Tuesday, May 10, 2011
Should I Incorporate? Choosing the Form of Entity for Your Business
Choosing the form of entity by which to conduct business is one of the first, and often most important, questions faced by someone starting a business. Several factors determine which form of business entity is most appropriate for a particular business, including protection of the owners of the business from debts, obligations and liabilities of the business, and achieving favorable tax treatment. This article will help you understand the basic differences in business entities and the advantages and disadvantages of the several options from which to choose. In making your ultimate choice, you should discuss these and other factors with your legal and tax advisors.
In Utah, you have several options when choosing the form of entity for your business. The entities discussed in this article are: A) Sole Proprietorships, B) General Partnerships, C) Limited Partnerships, D) Corporations, E) S-Corporations and F) Limited Liability Companies. Not discussed are more specialized entities such as professional corporations, non-profit corporations, limited liability partnerships and business trusts.
A. SOLE PROPRIETORSHIPS: A sole proprietorship is a single individual who owns and operates a business typically using his or her own assets. The sole proprietorship is the simplest form of business entity, with little distinction between the owner and the business.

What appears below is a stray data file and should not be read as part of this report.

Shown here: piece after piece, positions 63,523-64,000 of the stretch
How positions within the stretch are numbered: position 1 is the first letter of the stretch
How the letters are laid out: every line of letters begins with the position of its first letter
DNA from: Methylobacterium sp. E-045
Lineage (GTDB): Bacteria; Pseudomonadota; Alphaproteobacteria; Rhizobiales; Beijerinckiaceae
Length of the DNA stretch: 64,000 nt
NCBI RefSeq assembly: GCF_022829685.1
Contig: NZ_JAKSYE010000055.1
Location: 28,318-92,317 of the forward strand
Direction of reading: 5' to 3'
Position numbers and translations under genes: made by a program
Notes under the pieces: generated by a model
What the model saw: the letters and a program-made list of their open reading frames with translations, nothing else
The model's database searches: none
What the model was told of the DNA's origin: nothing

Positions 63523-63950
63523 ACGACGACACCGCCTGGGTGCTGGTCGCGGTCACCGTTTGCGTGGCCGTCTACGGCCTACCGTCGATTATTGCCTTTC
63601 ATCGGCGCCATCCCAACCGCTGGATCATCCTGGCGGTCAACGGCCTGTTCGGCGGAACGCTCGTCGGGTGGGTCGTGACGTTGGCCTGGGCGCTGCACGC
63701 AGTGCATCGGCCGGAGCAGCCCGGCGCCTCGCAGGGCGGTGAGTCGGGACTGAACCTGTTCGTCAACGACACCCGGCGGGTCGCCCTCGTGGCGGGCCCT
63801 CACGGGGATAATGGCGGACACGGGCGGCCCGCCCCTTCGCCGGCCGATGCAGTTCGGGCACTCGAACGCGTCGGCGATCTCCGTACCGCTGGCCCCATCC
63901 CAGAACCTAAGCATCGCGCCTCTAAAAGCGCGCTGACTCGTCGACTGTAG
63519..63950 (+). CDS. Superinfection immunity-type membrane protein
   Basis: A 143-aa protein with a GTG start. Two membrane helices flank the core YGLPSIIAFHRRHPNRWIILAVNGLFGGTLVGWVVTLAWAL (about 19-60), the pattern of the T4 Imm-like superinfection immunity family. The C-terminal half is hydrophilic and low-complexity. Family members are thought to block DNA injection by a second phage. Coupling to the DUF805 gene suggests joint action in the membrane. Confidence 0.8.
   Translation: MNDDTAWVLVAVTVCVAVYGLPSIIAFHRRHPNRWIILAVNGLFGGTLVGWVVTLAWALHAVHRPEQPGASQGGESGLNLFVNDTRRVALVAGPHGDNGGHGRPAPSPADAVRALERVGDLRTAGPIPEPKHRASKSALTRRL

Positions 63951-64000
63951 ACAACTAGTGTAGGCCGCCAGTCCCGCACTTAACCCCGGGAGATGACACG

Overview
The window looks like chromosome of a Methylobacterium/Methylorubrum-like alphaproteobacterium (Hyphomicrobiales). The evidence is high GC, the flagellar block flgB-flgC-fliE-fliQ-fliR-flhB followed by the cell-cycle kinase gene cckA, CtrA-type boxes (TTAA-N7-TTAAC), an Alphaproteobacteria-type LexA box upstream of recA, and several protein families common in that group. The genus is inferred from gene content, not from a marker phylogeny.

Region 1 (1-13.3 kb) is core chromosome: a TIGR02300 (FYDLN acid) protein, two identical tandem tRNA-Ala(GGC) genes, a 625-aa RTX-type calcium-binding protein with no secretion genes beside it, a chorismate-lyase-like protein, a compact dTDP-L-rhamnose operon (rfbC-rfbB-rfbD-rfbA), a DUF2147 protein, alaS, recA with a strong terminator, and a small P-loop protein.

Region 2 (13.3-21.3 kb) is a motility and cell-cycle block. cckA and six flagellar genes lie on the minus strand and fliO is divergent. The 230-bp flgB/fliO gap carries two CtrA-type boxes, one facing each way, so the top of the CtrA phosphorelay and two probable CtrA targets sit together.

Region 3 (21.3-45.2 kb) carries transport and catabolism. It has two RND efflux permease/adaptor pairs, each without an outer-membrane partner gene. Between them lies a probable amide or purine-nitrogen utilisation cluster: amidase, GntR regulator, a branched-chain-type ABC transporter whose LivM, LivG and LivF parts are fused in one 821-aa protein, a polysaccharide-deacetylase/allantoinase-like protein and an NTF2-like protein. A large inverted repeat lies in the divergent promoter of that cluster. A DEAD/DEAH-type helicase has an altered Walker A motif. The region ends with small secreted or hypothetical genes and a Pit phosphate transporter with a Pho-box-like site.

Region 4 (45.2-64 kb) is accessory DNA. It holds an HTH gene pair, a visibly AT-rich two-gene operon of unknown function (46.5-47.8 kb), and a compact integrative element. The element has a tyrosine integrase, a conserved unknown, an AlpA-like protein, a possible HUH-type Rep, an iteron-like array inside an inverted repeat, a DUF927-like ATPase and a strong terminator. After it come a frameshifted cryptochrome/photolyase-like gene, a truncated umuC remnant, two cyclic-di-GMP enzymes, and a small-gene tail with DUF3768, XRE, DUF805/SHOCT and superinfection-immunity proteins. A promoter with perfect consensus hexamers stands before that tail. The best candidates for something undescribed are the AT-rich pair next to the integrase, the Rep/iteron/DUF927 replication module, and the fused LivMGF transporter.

1. Advantages. A sole proprietorship is simple and requires no formalities or state filings. A sole proprietorship avoids the double taxation disadvantage of corporations. The owner may deduct business expenses and losses from his or her personal income.
2. Disadvantages. An owner is personally liable for all obligations of the business. Creditors of the business can seek recovery from the owner’s personal assets, as well as business assets. Also, all profit may be subject to self-employment tax, even if part of the profit is attributable to a return of capital.
B. GENERAL PARTNERSHIPS: A general partnership is an association of two or more persons formed for the purpose of conducting a business for profit. A partnership may be created by a formal agreement or merely by the parties’ actions.
1. Advantages. The biggest advantage of a partnership is its relatively favorable tax treatment. There is no separate tax at the partnership level and individual partners get the benefit of business expenses and deductions to offset income from other sources. Partners may also specially allocate income and losses, thus allowing them to shift tax benefits and burdens. A partnership can be formed and operated with minimal formality and no filings or agreements are necessary. Partnerships are relatively easy to manage.
2. Disadvantages. Each partner is jointly and severally liable for all obligations of the partnership. On dissolution of a partnership, a creditor of the partnership can sue any of the partners personally for unpaid partnership debts. In the absence of any agreement to the contrary, the death or withdrawal of one partner dissolves the partnership. Management of a partnership can be difficult if many partners are involved or if partners do not get along well. Interests in partnerships are not freely transferable. There is no centralized management in a partnership, and any partner can bid the partnership and the other partners in any matter of partnership business. Raising capital is difficult in the partnership form since the partnership cannot obtain funds through broad ownership distribution. It takes at least two persons to form a partnership.